Geisinger Discusses Mineral vs. Chemical Sunscreen

Geisinger says some sunscreen is always better than none for sun protection, but for certain skin types, one kind may take the prize.
By: Mikael Kevork Horissian, MD, Dermatology, Geisinger

Are you an avid outdoor enthusiast — or someone who spends as little time outside as possible? Either way, and in any season, sunscreen is crucial in protecting your skin from the sun’s damaging ultraviolet (UV) rays. It not only guards against painful sunburn, but also reduces the risk of premature aging and skin cancer. 

But not all sunscreens are created equal, and abundant options line store shelves. You’ll see terms like mineral, physical or chemical, but what do they mean?

The main difference between chemical and mineral sunscreens is how they filter the sun’s rays. While they’re both an effective option for sun protection, the choice between mineral and chemical sunscreens typically comes down to your skin type, sensitivity and personal preferences.

What is mineral sunscreen?

Mineral sunscreen, also known as physical sunscreen, creates a physical barrier on the skin’s surface to reflect and scatter UV rays. This barrier helps block UV rays from being absorbed into the skin and causing damage.

This type of sunscreen uses natural minerals, like titanium dioxide or zinc oxide, as its active ingredients. 

What is chemical sunscreen?

Chemical sunscreen, on the other hand, works by using just that — chemicals — to protect your skin from the sun’s rays. Instead of physically blocking UV rays like mineral sunscreen, it works like a sponge, absorbing UV radiation and converting it into non-damaging heat through a chemical reaction to reduce sun damage. Your skin then releases the heat.

Common ingredients found in chemical sunscreens include avobenzone, oxybenzone, octinoxate, octisalate, dioxybenzone and homosalate.

Mineral vs. chemical sunscreen: Which is right for you?

Each type of sunscreen has a unique set of benefits and drawbacks.

Chemical sunscreen benefits

People often like chemical sunscreen because of its lightweight, easy-to-apply formula. It blends seamlessly into the skin without leaving any white residue.

Chemical sunscreen drawbacks

However, chemical sunscreen tends to wear off more quickly. That means you have to reapply it more often, especially if you’re swimming or sweating a lot. It can also take up to 30 minutes to be absorbed into the skin to be effective. And if you have sensitive skin, chemical sunscreen could cause irritation or an allergic reaction.

Mineral sunscreen benefits

There’s no waiting period for effectiveness with mineral sunscreen — it protects your skin as soon as you apply it. And it’s generally well-tolerated by all skin types, making it ideal if you have sensitive skin, dry skin or eczema.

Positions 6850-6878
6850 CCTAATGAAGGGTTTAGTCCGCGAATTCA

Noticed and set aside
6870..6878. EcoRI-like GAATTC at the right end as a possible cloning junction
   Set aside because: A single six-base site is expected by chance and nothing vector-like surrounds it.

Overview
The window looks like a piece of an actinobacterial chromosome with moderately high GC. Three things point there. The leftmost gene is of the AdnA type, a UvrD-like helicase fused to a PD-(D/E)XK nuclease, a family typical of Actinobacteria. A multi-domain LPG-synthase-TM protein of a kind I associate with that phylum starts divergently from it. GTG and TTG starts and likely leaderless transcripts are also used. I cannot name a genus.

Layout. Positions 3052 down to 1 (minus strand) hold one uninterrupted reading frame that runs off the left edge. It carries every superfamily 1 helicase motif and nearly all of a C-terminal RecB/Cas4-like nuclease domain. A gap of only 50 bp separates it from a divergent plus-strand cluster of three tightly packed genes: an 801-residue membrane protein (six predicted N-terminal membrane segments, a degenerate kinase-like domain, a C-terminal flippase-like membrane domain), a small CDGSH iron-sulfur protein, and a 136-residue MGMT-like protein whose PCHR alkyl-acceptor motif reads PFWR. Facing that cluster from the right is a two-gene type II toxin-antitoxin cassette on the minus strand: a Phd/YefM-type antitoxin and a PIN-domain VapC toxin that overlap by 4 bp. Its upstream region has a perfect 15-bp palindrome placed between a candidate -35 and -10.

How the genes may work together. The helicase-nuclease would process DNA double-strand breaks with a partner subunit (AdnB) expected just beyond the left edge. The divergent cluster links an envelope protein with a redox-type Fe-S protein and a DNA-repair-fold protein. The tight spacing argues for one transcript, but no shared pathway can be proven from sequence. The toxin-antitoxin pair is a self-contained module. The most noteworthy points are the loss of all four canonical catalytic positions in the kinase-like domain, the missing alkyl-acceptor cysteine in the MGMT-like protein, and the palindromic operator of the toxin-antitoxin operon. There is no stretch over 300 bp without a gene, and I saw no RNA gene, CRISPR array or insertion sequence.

Mineral sunscreens are generally preferred by dermatologists because if applied correctly, they literally form a separation between your skin and the sun. With instant protection and a lower likelihood of breaking down in sunlight compared to chemical sunscreens, mineral sunscreen is a safe, effective option for sun protection.

Mineral sunscreen drawbacks

A disadvantage of mineral sunscreen: It tends to be thicker, making it harder to apply evenly. And it can leave behind a white, chalky residue on the skin, which may not be appealing particularly if you have a darker skin tone.

Are chemical sunscreens safe?

The Food and Drug Administration (FDA) has not labeled either type of sunscreen as unsafe. However, there is growing concern over common ingredients in chemical sunscreen that are absorbed into the bloodstream and their impact on a person’s health.

A study recently published in JAMA revealed the amount of chemicals absorbed into the bloodstream is significantly above the FDA’s threshold for waiving added safety trials to determine possible toxicity.

This study does not mean that chemical sunscreens are unsafe, but rather more conclusive research is needed to determine if there are any effects on a person’s health. Current medical literature suggests that the known health risks of UV exposure far outweigh the potential risk of chemical absorption from this type of sunscreen.

The bottom line? The effectiveness and safety of any sunscreen depend on several factors.

Look for sunscreen that:

  • Has an SPF of 30 or higher
  • Is water-resistant
  • Is labeled broad spectrum to protect against UVA and UVB rays

If it has all these qualities, it’s proven to effectively protect the skin from sun damage, as long as you apply it generously and reapply it every two hours, or as directed.

More sun safety tips

Sunscreen alone can’t fully protect your skin from the sun’s UV rays, especially if you’re outside for long periods of time. Besides generously applying and reapplying sunscreen — whether mineral or chemical — follow these other sun-safe practices for optimal protection:

  • Avoid peak hours in the sun, between 10 a.m. and 4 p.m.
  • Wear sun-protective clothing with a UPF (ultraviolet protection factor) of 50 or higher, as well as sunglasses and a wide-brim hat.
  • Stay in the shade whenever possible.

By following sun safety practices and making whatever sunscreen you choose a part of your daily routine, you can enjoy the outdoors all summer long while keeping your skin healthy and well-protected.

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